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No cosmic Ctrl-Z

24 Sept. 2001

This game called history has no undo command.

Rolling back to Sept. 10 and starting over just isn't an option.

But the actions we take in response to the Sept. 11 attacks will have their own consequences.

There's a certain satisfaction in drawing lines in the sand -- good guys on this side, bad guys over there. And yet ... why is it one of the first people we start wooing to our side of the line is a military dictator? Haven't we learned where these opportunistic alliances lead? Security for our own country is not at the end of that road.

The tough guy approach is tempting because it's a reflex. No need for great imagination.

If we really want to protect our security, though, we need powerful imagination -- inspiration, even.

Building the foundation for a just world -- where wealth and power are distributed equitably and where, as a result, people don't feel they have nothing to lose, that their only recourse is suicidal violence -- that's tough.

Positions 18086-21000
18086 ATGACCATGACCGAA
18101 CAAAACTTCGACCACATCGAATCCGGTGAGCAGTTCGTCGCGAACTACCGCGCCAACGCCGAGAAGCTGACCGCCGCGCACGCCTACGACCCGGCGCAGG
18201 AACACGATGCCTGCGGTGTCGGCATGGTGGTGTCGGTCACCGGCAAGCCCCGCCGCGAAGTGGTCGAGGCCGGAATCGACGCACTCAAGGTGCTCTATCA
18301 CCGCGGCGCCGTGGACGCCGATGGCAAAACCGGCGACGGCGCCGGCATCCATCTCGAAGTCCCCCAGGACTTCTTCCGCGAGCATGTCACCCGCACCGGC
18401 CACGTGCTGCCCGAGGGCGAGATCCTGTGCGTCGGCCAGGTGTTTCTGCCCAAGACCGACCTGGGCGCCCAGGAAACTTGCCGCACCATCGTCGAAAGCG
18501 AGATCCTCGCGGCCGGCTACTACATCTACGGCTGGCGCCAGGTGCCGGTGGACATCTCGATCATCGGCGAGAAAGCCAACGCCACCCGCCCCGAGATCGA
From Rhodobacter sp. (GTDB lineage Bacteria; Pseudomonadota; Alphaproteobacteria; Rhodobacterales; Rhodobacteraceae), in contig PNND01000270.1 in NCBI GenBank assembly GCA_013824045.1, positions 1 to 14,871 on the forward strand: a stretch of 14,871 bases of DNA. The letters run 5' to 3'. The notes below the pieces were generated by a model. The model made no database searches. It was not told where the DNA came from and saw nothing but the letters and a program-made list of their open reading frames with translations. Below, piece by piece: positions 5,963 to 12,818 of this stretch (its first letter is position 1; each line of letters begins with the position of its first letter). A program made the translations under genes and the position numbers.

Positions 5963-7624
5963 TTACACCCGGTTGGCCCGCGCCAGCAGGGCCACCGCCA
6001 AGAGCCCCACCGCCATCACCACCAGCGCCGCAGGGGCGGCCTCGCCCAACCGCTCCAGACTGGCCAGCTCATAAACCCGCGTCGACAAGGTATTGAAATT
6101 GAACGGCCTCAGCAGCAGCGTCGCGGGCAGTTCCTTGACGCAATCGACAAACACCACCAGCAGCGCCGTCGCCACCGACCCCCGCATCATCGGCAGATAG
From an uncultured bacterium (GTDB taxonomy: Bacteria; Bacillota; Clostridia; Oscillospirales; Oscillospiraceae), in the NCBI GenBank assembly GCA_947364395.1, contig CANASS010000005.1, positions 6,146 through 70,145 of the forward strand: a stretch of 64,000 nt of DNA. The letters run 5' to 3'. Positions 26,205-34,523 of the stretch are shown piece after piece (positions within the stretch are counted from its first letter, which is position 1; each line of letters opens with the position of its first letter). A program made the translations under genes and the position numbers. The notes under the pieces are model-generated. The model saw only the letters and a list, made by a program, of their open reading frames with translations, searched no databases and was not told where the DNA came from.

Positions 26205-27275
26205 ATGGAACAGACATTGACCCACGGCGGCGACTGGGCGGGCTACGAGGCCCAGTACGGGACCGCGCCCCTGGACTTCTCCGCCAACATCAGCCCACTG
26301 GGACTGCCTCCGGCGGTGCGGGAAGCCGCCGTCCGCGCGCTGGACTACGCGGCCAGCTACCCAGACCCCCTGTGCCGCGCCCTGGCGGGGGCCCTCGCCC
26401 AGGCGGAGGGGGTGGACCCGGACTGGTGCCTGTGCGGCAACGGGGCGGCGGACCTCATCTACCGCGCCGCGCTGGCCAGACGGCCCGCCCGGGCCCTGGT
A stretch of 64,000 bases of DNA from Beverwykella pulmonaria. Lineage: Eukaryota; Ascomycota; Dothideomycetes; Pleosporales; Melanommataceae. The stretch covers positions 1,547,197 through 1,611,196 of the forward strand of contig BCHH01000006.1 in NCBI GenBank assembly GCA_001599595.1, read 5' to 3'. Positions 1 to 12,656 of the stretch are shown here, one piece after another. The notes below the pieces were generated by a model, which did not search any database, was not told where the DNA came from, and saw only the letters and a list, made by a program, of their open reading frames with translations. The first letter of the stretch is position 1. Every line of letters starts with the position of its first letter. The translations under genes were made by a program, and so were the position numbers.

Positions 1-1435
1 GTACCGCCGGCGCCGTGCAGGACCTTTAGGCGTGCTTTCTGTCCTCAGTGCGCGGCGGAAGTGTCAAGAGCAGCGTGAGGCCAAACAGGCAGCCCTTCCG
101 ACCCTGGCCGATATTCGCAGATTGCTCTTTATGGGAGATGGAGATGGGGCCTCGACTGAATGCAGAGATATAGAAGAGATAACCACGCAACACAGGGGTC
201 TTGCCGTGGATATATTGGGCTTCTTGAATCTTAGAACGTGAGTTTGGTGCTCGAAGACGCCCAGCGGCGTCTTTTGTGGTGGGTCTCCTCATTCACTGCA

It's hard even getting the idea into people's heads.

Three years ago there was an exchange that illustrated how hard it is for us to get our minds around this.

Ralph Nader sent a letter to Bill Gates asking that he and Warren Buffett lead a conference on national and global wealth disparities and what to do about them. Gates responded with a letter that highlighted his philanthropy.

Folks, it's not about charity.

I haven't seen the perfect grand plan. (If you have, let me know.) I do know we need to invest some real energy in moving toward greater economic justice. And that's likely to call for sacrifices that are both more difficult and more satisfying than the sacrifices of war.

Meanwhile, voices calling for peace and justice need to be heard. There are powerful examples, including this one from the parents of a young man missing in the World Trade Center attack. And there are many ways we all can call for and work for a more considered course. Here's one.

Copyright © 2001 John Spragens

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